Biophilic design is a nature-focused architectural style that emphasizes the organic qualities of a building. It mimics the shapes, textures, and colors of real environments to make the occupants feel more connected to their natural surroundings.
A greater global emphasis on sustainability has caused biophilic design to gain mainstream attention, but the construction industry also has a part to play. Here’s how construction professionals can help take biophilic design’s popularity to the next level.
High-Profile Biophilic Projects
The simplest way the construction industry can popularize biophilic design is by exposing it to more people. Most of the population lives in big cities, so these locations are the most practical places to start. Greenifying our urban centers will improve the quality of life and give city dwellers a much-needed dose of nature.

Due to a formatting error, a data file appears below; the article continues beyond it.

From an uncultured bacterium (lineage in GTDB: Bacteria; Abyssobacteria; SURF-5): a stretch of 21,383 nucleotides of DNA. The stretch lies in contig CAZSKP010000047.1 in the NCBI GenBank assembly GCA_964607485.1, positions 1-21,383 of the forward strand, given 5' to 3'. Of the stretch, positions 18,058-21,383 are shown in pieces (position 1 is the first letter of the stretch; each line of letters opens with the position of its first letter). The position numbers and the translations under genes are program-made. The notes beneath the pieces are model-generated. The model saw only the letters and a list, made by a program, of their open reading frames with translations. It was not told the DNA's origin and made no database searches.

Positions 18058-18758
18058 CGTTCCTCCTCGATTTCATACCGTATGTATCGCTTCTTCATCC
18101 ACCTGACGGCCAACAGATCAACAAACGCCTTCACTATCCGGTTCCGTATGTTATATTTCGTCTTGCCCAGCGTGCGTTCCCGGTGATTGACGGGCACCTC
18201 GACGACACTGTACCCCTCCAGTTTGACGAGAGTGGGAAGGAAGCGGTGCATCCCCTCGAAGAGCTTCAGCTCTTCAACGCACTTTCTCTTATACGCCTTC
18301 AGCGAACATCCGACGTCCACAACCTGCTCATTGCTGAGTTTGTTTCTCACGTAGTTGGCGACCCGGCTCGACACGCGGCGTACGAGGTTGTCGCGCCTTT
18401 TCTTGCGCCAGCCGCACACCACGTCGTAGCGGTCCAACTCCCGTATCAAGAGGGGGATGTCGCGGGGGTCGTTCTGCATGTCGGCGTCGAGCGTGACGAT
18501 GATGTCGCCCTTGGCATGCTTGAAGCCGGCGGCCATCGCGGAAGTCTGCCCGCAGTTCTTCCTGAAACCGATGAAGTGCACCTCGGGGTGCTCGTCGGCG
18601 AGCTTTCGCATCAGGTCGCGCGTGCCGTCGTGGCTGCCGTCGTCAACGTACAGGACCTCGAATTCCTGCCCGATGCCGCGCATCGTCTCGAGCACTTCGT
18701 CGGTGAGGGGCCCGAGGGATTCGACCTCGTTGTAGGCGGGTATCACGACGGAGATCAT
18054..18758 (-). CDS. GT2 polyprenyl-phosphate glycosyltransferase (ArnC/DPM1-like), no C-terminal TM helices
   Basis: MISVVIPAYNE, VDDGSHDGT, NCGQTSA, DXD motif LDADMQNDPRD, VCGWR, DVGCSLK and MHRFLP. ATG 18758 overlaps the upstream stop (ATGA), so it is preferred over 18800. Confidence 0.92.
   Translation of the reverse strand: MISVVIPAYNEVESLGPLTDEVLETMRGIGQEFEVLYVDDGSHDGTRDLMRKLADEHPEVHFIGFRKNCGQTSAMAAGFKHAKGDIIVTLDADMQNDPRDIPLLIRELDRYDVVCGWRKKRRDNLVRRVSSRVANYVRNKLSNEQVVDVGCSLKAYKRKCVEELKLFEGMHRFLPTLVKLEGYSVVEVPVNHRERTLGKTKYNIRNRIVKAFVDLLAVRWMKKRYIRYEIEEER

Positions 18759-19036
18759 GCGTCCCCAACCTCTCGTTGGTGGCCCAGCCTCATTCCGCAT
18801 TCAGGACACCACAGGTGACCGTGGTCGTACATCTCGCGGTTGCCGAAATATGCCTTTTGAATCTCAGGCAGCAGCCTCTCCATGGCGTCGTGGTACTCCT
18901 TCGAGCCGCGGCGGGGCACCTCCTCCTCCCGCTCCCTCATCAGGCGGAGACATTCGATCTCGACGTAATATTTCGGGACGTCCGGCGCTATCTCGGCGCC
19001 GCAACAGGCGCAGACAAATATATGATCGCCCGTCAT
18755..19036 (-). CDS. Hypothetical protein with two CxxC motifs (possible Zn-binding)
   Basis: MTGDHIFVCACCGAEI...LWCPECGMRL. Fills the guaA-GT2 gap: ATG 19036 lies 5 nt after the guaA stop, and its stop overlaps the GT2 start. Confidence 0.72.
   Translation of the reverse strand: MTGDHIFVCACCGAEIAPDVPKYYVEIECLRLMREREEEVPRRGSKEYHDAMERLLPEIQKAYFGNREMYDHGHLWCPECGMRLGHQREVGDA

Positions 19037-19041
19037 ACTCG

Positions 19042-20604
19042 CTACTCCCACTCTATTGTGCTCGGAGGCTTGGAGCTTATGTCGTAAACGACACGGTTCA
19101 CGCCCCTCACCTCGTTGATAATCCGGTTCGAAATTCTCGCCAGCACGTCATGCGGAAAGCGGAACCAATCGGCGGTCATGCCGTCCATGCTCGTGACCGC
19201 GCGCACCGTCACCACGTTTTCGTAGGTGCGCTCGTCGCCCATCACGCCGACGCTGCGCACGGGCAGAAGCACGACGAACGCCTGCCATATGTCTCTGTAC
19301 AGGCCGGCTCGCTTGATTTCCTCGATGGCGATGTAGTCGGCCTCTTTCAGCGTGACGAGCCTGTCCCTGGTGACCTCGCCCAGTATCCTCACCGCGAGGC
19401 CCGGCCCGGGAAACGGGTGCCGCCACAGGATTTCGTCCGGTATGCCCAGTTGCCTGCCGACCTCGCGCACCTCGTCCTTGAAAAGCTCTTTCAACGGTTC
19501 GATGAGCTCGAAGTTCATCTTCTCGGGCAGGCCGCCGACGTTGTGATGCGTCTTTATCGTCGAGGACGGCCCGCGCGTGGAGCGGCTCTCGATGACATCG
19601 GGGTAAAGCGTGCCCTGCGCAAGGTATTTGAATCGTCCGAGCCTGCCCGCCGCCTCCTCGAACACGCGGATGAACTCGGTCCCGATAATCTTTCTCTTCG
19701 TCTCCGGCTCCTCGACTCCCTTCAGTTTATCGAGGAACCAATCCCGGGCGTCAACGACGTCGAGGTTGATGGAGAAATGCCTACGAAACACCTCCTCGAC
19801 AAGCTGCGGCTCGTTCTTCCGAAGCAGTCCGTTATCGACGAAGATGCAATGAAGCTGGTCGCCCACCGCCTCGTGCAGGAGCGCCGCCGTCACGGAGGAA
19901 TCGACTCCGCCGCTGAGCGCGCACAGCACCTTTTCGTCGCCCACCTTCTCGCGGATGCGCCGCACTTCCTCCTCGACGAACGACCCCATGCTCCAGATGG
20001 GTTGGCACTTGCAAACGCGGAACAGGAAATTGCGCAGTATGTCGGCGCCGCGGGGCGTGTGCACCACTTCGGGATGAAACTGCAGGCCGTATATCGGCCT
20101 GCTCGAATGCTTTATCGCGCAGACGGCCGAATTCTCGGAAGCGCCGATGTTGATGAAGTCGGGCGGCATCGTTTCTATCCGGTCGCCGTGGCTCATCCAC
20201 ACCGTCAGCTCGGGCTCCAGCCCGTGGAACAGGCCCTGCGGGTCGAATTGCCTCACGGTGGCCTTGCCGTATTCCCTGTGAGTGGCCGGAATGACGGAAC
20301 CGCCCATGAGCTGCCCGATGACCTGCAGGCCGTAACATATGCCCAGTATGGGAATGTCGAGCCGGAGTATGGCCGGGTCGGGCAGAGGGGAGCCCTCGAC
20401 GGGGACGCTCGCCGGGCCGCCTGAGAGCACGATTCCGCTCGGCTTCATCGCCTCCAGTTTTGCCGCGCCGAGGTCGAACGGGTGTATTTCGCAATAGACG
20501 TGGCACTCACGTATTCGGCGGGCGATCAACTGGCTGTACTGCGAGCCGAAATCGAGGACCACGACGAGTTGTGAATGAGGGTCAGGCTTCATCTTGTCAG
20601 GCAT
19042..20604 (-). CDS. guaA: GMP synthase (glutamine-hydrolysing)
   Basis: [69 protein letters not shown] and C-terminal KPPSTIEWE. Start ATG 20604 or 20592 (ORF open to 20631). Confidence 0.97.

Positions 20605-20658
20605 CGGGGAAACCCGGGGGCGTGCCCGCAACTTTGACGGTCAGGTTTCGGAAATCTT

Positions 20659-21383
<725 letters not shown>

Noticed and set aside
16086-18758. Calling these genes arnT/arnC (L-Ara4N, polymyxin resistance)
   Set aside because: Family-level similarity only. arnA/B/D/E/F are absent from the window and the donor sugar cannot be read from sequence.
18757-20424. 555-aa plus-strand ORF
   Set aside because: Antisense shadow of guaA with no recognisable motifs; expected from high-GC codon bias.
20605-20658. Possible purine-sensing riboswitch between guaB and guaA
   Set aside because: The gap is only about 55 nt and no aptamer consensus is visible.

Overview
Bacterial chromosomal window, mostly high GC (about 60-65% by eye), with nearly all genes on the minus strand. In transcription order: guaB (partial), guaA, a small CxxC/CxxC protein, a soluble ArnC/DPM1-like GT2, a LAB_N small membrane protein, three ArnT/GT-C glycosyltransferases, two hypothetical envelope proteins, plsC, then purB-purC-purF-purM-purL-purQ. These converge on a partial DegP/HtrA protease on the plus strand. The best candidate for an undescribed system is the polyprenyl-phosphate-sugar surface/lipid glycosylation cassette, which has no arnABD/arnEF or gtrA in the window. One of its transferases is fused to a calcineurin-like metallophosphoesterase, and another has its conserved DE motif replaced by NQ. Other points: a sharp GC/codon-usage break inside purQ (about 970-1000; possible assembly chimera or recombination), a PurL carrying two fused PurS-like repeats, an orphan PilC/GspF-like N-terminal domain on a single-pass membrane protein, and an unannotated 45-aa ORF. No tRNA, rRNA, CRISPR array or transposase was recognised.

High-profile projects in major metropolitan areas can also be the catalysts for city-wide biophilic additions. Many major cities already have successful examples:
- Barbican Centre, London, United Kingdom
- Gardenhouse, Beverly Hills, United States
- One Central Park, Sydney, Australia
- Bosco Verticale, Milan, Italy
- The Jewel, Singapore, Singapore
- Garden & House, Tokyo, Japan
These buildings are culturally significant locations in their respective countries. Locals and tourists alike come to witness the creativity, and the inspiration they provide cannot be measured in numbers. Construction professionals can learn from these examples and bring their own breathtaking biophilic designs to other parts of the world.
High-profile biophilic projects are also great opportunities to introduce emerging eco-friendly features such as cool roofs and energy-efficient windows. The average person doesn’t know about these developments, so contractors must work harder to publicize them. Bring them to commercial spaces, learning centers, and neighborhoods where people can see them every day.